Stone Money – themildewmuncher7

Money is an interesting aspect to life. When asked what money is, most would suggest that it is a thing, and point to their wallet or the paper money in their hand. This is true for any civilization; we all have different forms of money but it all serves the same purpose. And it always has the same aspect that few people succeed in realizing. Money is not a thing, but rather a concept. We use it to value objects of desire in a clear, algorithmic way. And who dictates money always serves as quite an unpredictable variable.

Before being introduced for the first time to these fundamental ideas, I fell in the pit with all of the other conformists. I looked down at Jackson’s face and thought, ‘I have money right here’. That thought now lies in contention with some of the greater lies I have told myself. Milton Friedman wrote an essay entitled “The Island of Stone Money” which details a small Micronesian island in which the indigenous people use large limestone rocks as their currency. He explains that the stones can be used to purchase things despite not having to actually be transported due to their immense and inconvenient size. While this seems illogical at first, Friedman is able to draw parallels with the United States government during the Great Depression, citing that they conducted a very similar move sanctioning off gold for the French merely by labeling it (Friedman 2-4). He proved that all monetary systems are in essence the same, despite some seeming less logical on the surface.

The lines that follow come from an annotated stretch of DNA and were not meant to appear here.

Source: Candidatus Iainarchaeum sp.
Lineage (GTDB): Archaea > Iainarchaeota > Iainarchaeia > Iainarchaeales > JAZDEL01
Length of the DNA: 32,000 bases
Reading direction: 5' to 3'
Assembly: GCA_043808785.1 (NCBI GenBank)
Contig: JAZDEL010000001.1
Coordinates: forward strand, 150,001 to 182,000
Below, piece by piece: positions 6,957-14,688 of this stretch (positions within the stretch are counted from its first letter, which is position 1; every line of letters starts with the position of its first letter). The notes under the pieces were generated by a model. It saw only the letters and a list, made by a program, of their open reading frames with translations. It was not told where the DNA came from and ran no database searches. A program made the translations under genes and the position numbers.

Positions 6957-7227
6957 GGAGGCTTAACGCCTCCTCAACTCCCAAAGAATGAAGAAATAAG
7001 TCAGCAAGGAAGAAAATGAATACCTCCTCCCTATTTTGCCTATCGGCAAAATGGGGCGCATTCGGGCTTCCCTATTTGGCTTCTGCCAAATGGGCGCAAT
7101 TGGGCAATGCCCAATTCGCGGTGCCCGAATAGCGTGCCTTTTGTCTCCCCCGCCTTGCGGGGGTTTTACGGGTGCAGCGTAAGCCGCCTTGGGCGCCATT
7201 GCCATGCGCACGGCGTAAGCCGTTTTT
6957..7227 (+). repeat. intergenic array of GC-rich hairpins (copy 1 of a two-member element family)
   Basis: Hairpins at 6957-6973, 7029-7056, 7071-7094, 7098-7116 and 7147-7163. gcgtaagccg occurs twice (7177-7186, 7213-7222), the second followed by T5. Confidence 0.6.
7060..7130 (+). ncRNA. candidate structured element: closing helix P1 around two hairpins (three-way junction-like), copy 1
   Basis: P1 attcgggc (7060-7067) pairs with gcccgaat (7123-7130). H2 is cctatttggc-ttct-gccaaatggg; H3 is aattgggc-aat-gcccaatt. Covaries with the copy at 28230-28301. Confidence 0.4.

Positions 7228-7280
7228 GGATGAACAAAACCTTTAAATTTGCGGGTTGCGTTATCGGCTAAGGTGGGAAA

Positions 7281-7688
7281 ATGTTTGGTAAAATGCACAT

Today, we suffer from an even more illogical economic strategy, that being online banking. We are all told we earn money and that money is placed in a bank account, but nobody ever sees it. Chana Joffe-Walt explains that the money we earned is not necessarily real, as it is never physically held, just told it exists. Furthermore, in our society today, there is an unbelievable reliance on online banking and transactions. Though the money we pay on Amazon is coming from “our” bank account, what does that truly mean? Is it our money? Or is it just a promise that we’re able to trade and negotiate with at our own will?